Gravity is “just a theory”, like evolution, you know.
Peter Higgs is Professor Emeritus of the school of physics and astronomy at the University of Edinburgh. In 1964 he wrote a paper in which he proposed a new particle which explained a missing part of the Standard Model of physics: the Higgs Boson. (A paper he wrote which presents the history of his idea for physicists: My Life As a Boson.)
Peter MacDonald interviewed him for the BBC in February this year:
First, here’s the problem: take an object – say Isaac Newton’s apocryphal apple. Here on Earth, it weighs something. But even if you put the apple in the weightlessness of space it will still have mass. Why? Where does mass come from?
Newton couldn’t explain that. Neither could Einstein. But in 1964 Peter Higgs did.
Wow. Combined results from CMS detector at CERN show detection of #Higgs boson to 5 sigma. That’s99.9999% certain!
— Phil Plait (@BadAstronomer) July 4, 2012
You can listen to this morning’s webcast from CERN here. The announcement was also liveblogged from Australia. They have discovered a boson using the Large Hadron Collider which is likely to be the Higgs boson.
The second half of the presentation was given by Fabiola Gianotti, the head of the group of 3000 scientists who work on the LHC’s five-storey Atlas detector.
The appointment put her in the top ranks of a profession dominated by men. She came to physics from an education steeped in ancient Greek, philosophy and the history of art – she had also trained as a pianist at the Milan Conservatory. But she ultimately chose physics to answer the big question of why things are as they are. “Physics is, unfortunately, often seen as a male subject; sterile and without charm or emotion,” she told the Cern magazine. “But this is not true, because physics is art, aesthetics, beauty and symmetry.”
There is a great outline of the Standard Model here:
The standard model is the name given in the 1970s to a theory of fundamental particles and how they interact. It incorporated all that was known about subatomic particles at the time and predicted the existence of additional particles as well.
There are seventeen named particles in the standard model, organized into the chart shown below. The last particles discovered were the W and Z bosons in 1983, the top quark in 1995, the tauon neutrino in 2000, and the higgs boson in 2012.
If theories are correct, the Higgs boson existed only during the first millionth of a millionth of a second after the Big Bang some 13.6 billion years ago. As the universe cooled, all the Higgs bosons decayed into other particles. That means to find it, scientists have to make it themselves, recreating the high energies that existed when the universe was only a millionth of a millionth of a second old.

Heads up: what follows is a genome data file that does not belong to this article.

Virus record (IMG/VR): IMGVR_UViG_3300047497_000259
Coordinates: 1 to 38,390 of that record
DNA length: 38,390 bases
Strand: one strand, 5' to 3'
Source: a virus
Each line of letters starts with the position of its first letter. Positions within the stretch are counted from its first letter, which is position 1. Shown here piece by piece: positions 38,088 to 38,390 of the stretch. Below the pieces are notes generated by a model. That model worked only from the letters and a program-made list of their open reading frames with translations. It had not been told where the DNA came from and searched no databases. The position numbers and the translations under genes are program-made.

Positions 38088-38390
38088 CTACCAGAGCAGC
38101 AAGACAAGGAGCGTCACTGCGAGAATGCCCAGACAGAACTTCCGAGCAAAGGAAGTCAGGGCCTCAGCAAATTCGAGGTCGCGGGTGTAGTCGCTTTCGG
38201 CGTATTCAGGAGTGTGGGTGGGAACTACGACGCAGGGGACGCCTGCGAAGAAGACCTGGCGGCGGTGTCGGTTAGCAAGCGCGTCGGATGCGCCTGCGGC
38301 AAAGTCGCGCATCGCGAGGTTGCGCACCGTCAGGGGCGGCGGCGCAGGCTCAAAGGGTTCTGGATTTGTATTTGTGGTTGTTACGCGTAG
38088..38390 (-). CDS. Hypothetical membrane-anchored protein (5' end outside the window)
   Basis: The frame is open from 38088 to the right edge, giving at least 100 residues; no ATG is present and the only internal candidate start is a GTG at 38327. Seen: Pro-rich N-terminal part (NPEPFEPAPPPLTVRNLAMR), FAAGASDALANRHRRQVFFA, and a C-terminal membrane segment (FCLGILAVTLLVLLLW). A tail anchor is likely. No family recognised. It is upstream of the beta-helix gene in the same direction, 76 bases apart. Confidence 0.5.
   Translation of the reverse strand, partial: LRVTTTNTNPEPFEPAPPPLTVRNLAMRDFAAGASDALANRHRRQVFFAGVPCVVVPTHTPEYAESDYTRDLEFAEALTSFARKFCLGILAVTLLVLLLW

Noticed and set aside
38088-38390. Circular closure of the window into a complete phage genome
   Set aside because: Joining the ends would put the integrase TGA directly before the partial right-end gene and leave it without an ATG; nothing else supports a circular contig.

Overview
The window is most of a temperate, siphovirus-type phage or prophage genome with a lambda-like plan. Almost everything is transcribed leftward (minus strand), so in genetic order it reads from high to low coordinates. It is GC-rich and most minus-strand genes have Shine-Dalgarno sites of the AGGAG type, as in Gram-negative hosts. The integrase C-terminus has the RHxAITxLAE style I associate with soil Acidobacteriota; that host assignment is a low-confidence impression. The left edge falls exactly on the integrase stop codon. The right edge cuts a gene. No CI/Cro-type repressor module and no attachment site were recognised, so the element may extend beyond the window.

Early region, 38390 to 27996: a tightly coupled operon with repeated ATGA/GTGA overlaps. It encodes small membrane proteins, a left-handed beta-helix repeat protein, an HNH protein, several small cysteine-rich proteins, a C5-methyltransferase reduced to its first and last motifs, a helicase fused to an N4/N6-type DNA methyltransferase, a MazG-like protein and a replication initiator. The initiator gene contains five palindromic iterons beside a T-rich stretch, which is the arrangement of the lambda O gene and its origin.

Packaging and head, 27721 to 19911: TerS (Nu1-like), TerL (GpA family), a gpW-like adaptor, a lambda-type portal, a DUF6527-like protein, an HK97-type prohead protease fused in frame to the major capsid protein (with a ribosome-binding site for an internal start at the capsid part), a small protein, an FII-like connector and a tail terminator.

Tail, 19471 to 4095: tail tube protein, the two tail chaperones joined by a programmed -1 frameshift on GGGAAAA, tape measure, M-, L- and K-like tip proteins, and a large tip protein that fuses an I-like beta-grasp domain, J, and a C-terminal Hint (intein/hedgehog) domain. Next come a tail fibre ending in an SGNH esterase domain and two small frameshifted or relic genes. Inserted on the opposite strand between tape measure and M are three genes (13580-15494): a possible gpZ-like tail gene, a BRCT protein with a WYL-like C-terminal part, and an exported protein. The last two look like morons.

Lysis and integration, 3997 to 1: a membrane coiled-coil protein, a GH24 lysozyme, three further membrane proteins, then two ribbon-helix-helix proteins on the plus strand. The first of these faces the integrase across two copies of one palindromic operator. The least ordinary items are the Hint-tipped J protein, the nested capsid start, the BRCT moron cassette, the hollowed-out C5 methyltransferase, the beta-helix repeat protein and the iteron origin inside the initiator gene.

The Higgs boson could never have been discovered without the Large Hadron Collider (LHC) – indeed, which was partly built so that it could find Higgs:
The Higgs boson is the last subatomic elemental particle predicted by the Standard Model to be discovered experimentally.
The model is a fundamental part of quantum physics, which manages to incorporate three of the four known fundamental interactions – the electromagnetic, weak, and strong nuclear interactions – meaning only gravity is excluded. Since its formulation in the mid 20th century, Standard Model has been considered increasingly credible as new discoveries conformed to its predictions.
The LHC has been the source of more geeky jokes and misunderstandings than possibly any other large science project ever even before it was first switched on, 10th September nearly four years ago. On Monday 8th September 2008, Charlie Stross found it necessary to point out:
We. Are. Not. Going. To. Die. On. Wednesday.
The maximum energy the particles generated by the LHC (7TeV) get up to is many orders of magnitude below the maximum energy of cosmic rays that hit the Earth’s upper atmosphere from space every fricking day. None of them have created black holes and gobbled up the planet, or turned us all into strange matter. Nor have they done ditto to any cosmic bodies we can see, such as planets or stars. Therefore the world isn’t going end when they switch on the LHC on Wednesday. QED.
Joking is all very well, but please, can we not be spreading the FUD and scaring people needlessly? The current climate of superstitious dread with respect to the sciences is bad enough as it is …
And yes, the presentation was in Comic Sans. From now on, the Font of Knowledge.
Update, 8th October 2013:
Peter Higgs and François Englert (Professor emeritus at the Université Libre de Bruxelles) have been awarded the 2013 Nobel Prize for physics, for their discovery of the Higgs boson. There was also discussion about whether the Cern Institute should be awarded the Nobel Prize for the work of the Large Hadron Collider project in finding the Higgs boson.
But the physics committee cannot win. Give the prize for the Higgs theory, in which the eponymous boson appears, and they face another problem. A Nobel prize can be shared by a maximum of three people, but at least six physicists wrote out the theory in 1964. One – Belgian physicist Robert Brout – died in 2011. But five into three does still not go.
The committee can contrive the wording of the prize to narrow the number downwards and this is likely to happen. The prize could go to François Englert, who published the idea first, and Peter Higgs, who was second, but crucially was first to flag up the new particle. But that would rebuff the trio of Gerald Guralnik, Carl Richard Hagen and Tom Kibble, who developed the theory separately and published just a month after Higgs. The possibility has already caused acrimony among the scientists. Guralnik and Hagen, two US researchers, believe European physicists have conspired to erase their contribution from history.